Exploit Prevention Labs Linkscanner Pro takes a decidedly different approach to identifying and alerting users to potentially harmful Web sites. Rather than scan all the Web sites on the Internet and rank them, as McAfee SiteAdvisor does, Linkscanner Pro scans sites as they download onto your browser, identifying code and links known to be malicious. Linkscanner Pro is available as a paid service, and it's the only secure browsing tool we reviewed to include Firefox, Internet Explorer, and Opera. A free version, Linkscanner Lite, is only available for Internet Explorer, although a Firefox version is promised. Linkscanner is the brainchild of veteran antivirus researcher Roger Thompson, and rather than rely on database information, it takes a live snapshot of the health of any given Web site as it loads, quickly identifying sites that have been altered by criminal hackers via cross-site scripting attacks, such as the 2007 Super Bowl Web site. For blocking malicious code from entering your brwoser, Linkscanner is excellent, however, we found it doesn't always identify ordinary, nonexploit-related phishing and fraud sites with such zeal.
We had no trouble installing Linkscanner Pro. Unlike the free Netcraft toolbar and SiteAdvisor, Linkscanner Pro works in the background, identifying Web site content independent of which Internet browser you use. Unlike SiteAdvisor and the Netcraft toolbar, Linkscanner Pro has its own interface. There's a tab to cut and paste suspicious URLs--handy for ferreting out e-mail phishing attacks. There's a tab that displays all active Internet services on your computer--handy for spotting spyware. There are tabs for exploits prevented and exploit sites blocked (that is, sites hosting the exploit code).
Unlike the Netcraft toolbar, which only detects suspected phishing sites, Linkscanner Pro and SiteAdvisor display their safety ratings over your current Internet search result page when using Google, Yahoo, or Live.com, but not Ask or A9. While Linkscanner Pro and SiteAdvisor generally agreed, we did find more than one legitimate Web site that Linkscanner Pro identified as suspicious that SiteAdvisor did not flag.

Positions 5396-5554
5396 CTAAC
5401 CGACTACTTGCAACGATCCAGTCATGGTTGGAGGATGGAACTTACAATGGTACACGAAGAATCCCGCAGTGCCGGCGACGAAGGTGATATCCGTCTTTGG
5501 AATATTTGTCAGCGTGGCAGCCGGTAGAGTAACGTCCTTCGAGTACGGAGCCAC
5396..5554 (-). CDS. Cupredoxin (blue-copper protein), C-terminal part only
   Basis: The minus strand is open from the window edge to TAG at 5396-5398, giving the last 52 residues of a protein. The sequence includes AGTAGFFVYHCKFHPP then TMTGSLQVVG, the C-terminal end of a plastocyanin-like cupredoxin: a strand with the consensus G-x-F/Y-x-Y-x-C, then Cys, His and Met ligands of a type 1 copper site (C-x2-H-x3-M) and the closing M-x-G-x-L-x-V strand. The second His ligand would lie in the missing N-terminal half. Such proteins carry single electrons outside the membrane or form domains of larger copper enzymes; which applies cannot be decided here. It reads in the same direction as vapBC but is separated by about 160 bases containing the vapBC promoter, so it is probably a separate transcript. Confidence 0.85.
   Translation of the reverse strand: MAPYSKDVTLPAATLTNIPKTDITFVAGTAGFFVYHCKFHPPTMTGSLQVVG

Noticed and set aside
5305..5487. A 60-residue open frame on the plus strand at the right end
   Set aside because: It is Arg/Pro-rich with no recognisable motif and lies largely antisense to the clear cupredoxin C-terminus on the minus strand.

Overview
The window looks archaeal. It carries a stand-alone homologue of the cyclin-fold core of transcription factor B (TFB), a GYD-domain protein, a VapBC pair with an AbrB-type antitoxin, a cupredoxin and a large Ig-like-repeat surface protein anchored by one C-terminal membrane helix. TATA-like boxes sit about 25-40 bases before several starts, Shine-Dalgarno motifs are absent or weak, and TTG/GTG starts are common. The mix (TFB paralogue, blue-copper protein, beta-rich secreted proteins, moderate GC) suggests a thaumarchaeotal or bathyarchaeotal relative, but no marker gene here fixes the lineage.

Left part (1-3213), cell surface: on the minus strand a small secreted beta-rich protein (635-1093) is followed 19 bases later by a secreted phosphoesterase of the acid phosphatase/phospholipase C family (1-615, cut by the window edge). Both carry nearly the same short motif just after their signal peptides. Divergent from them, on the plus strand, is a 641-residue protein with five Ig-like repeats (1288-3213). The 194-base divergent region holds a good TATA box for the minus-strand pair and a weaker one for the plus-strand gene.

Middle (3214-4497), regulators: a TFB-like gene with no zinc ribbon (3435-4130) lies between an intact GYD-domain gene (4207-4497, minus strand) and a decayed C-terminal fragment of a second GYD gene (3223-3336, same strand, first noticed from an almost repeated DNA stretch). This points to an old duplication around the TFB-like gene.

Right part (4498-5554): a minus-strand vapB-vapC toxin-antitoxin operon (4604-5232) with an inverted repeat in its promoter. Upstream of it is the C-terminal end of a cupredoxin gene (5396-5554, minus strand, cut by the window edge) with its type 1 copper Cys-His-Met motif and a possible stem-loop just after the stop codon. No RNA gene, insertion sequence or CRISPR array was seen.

One defaced Web site is a Massachusetts-based restaurant Web site infected with a malicious Trojan. When viewing the source of the page, the hacker-added iframe script appears at the very bottom, calling out to a site in Korea known to host malicious code. Linkscanner blocked only the iframe code and otherwise allowed us access to the legitimate site. SiteAdvisor, both free and paid, allowed us to access the legitimate site without so much as a warning. Clicking the SiteAdvisor detailed explanation reveals that the site was checked and marked safe for browsing within the SiteAdvisor database. Neither Netcraft toolbar nor the antiphishing protection in Firefox 2 or Internet Explorer 7 blocked our access to this site.
Another legitimate site is an adult-content site hosted in a foreign country; it currently hosts a malicious WMF file. With the free version of SiteAdvisor enabled in Firefox 2, we were allowed to visit the site, and we were even prompted to install the malicious WMF file. With the paid version of SiteAdvisor Plus on Internet Explorer 7, both the site and the file were blocked. Linkscanner Pro also blocked access and called out the specific threats on the page. Again, the Netcraft toolbar nor the antiphishing protection in Firefox 2 or Internet Explorer 7 blocked our access to this site.
But Linkscanner Pro failed to identify the ordinary, nonexploit-related phishing sites we visited. Using 10 sites recently reported to a reputable, independent phish-tracking site, we found that the premium SiteAdvisor Plus identified and blocked access to all 10 sites, tied with the free Netcraft toolbar; next best tools were Linkscanner Pro and Firefox 2, each identifying or blocking access to 7 suspected phishing sites; they were followed by Internet Explorer 7 with an abysmal 5, or half the sites visited. The free edition of McAfee SiteAdvisor gave us inconsistent results over the five days we tested it, so it was not ranked. In general, we found that IE 7 (at the bottom of our results pile) consistently failed to catch phishing sites less than one hour old, although IE 7 caught all phishing sites known for at least one hour or more. Most phishing sites are removed after their initial 72 hours.
The Exploit Prevention Labs site provides a helpful FAQ page, a user guide, and contact information for both the free and paid versions of Linkscanner. E-mail is answered within two business days. There is no telephone support.
In general, we were pleased with Linkscanner Pro's support for Firefox, Internet Explorer, and Opera, with its configurability, and with its protection against malicious code downloads. We were surprised at how common such downloads are. Still, we'd like to see Linkscanner Pro deliver better antiphishing protection.